We at EcoEnclose are fully committed to sustainable packaging, but we do not yet offer an abundance of packaging made with 100% post-consumer waste. In our paper lines, post-consumer waste rates are typically 90% to 97% and our 100% recycled poly mailers are made with 50% post-consumer waste. We are constantly balancing technical feasibility, durability and functionality, and our desire to maximize post-consumer waste.
Rest assured that across all of our product lines, we are committed to working towards 100% post-consumer waste long-term, without sacrificing your functional requirements.
How Can You Find Out the Post Consumer Waste Levels of Packaging?
If you're considering EcoEnclose packaging, our recycled content and post-consumer waste rate are listed on individual product pages and in our Bill of Materials.
With other packaging options, you may find this information listed on websites or specification sheets. In some cases, you may need to ask the supplier directly and specifically - "What percent of this item is made with post-consumer waste?" If you are executing an RFI process to find and select your packaging, we recommend you including questions around post-consumer waste in your RFI itself.
Does the origin of the recycled content matter?
Yes! We encourage you to source your post-consumer waste domestically.
Since China’s National Sword policy went into effect, it has become painfully clear that a circular economy can only be created if we invest in US-based end-to-end recycling and reclaiming infrastructure.
While sourcing recycled supplies and packaging manufactured in Asia is certainly better than sourcing virgin materials, this step does not have the desired impact of spurring circular investments where we need it the most - here in the US (or in your home country).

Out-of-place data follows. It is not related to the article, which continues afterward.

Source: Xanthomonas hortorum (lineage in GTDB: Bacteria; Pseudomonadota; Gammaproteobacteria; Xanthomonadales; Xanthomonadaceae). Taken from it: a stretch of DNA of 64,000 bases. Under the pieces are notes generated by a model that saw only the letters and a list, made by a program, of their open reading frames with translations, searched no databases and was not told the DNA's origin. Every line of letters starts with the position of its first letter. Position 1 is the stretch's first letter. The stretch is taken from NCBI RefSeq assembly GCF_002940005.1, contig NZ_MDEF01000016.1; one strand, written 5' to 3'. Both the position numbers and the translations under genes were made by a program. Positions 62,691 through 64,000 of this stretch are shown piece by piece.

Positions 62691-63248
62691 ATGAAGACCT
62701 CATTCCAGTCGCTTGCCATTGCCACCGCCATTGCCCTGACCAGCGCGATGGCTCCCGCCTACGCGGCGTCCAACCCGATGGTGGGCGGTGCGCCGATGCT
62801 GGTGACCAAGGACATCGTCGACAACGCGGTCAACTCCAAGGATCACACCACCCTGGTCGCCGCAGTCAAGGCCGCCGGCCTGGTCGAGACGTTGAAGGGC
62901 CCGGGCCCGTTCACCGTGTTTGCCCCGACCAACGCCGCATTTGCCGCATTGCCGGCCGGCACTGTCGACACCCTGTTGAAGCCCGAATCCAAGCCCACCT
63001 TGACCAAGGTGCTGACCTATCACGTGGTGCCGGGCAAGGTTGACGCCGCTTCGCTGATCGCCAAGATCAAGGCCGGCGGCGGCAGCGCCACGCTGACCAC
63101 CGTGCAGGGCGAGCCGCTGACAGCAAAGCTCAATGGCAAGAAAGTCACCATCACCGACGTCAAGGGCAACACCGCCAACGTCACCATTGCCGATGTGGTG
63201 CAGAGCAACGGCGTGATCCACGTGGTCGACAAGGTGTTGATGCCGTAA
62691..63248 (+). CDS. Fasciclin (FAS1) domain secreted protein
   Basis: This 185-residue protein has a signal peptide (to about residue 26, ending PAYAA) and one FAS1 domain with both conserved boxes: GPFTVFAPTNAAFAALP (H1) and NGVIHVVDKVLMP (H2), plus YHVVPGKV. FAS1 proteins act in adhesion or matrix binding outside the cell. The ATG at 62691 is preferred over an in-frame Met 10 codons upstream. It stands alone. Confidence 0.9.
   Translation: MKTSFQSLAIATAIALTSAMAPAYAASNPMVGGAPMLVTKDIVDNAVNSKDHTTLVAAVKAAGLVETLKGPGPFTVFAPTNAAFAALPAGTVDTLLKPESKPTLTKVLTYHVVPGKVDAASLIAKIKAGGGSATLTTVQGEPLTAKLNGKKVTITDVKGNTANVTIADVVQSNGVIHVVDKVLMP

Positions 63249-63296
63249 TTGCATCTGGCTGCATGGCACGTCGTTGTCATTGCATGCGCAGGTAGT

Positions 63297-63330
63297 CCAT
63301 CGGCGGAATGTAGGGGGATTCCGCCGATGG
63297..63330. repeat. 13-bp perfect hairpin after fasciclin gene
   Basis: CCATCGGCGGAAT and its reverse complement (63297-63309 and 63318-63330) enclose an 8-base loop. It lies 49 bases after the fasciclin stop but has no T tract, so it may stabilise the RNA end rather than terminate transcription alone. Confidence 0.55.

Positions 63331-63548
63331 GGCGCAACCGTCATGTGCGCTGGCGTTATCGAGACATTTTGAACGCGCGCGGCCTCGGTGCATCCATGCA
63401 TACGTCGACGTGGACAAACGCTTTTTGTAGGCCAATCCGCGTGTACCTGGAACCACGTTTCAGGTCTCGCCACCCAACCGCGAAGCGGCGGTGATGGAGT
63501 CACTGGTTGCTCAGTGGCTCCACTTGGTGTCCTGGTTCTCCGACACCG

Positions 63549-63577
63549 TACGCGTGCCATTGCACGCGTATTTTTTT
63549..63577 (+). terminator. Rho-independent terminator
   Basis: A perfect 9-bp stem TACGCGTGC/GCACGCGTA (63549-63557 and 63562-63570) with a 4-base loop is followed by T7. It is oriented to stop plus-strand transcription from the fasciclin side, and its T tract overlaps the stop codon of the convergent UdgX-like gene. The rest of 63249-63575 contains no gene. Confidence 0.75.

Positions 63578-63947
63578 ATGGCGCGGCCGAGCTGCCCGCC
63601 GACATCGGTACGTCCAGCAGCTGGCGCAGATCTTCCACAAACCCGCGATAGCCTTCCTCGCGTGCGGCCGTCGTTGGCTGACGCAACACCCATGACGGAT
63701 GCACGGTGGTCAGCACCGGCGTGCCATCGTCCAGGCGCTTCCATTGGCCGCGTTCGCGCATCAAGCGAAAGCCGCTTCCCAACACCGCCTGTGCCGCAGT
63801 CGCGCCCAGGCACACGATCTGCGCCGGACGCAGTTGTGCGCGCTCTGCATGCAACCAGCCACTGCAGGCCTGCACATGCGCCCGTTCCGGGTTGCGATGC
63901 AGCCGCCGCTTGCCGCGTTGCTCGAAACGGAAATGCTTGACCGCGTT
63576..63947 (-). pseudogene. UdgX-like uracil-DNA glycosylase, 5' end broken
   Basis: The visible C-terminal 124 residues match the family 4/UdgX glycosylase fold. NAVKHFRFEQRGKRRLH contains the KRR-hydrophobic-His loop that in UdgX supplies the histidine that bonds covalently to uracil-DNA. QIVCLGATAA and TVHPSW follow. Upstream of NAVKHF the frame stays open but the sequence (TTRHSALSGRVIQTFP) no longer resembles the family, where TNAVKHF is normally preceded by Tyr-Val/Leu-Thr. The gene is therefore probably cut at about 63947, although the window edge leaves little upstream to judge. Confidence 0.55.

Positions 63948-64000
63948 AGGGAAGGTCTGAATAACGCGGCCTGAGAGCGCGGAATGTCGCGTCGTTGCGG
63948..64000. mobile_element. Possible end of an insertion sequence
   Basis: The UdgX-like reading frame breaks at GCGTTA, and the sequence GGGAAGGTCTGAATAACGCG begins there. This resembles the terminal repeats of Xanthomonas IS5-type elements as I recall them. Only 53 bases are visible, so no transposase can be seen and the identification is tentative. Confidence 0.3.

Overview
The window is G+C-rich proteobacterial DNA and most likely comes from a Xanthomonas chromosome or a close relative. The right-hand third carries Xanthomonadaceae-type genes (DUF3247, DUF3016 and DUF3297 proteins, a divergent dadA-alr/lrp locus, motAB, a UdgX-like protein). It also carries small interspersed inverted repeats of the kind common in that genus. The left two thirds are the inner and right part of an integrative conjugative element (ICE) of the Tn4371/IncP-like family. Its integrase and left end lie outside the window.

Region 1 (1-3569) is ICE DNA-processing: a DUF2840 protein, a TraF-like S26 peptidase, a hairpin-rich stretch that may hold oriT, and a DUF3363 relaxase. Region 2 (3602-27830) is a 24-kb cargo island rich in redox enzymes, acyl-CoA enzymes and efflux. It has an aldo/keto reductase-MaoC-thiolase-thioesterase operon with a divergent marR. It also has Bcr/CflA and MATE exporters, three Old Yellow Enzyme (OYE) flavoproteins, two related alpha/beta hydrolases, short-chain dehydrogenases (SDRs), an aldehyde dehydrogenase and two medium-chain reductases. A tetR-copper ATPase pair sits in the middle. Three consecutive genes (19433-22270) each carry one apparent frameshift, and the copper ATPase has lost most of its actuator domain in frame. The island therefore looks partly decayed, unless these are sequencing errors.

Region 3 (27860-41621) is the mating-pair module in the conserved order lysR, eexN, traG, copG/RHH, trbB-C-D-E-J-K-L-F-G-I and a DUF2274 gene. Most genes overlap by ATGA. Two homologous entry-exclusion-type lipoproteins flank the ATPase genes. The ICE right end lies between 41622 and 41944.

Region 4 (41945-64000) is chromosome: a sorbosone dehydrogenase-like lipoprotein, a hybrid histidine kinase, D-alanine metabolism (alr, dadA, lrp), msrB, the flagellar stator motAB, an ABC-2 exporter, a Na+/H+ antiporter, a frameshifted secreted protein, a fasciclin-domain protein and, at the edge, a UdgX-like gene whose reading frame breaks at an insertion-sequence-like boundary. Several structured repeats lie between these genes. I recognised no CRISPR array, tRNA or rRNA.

What About Recyclability? Isn't That More Important Than Post Consumer Waste?
Maybe you were expecting the most important question to be: "Is it Recyclable?"
Recyclability is a baseline. We strongly believe it is the starting point of a conversation around sustainable packaging - not the end game and not even a eco differentiator.
When we see packaging labeled as "sustainable" and then learn that its only selling point is that it is "recyclable," we grow skeptical.
If you are looking for packaging that is a true step up in terms of sustainability, recycled content and post-consumer waste in particular, is the starting point.
Are There Other Companies Adopting This As Their Sustainable Packaging Strategy?
Yes! By pursuing high post-consumer waste levels, you are in good company.
Nike has invested in post-consumer waste in everything to its footwear itself and its packaging.
Method has invested in post-consumer and even ocean plastic in its packaging.
Ritual, a company offering an innovative daily vitamin, has not only adopted an ecommerce packaging strategy with high levels of recycled content and post-consumer waste, it has worked with a plastic bottle manufacturer to develop the first ever 100% post-consumer waste PET bottle for its industry.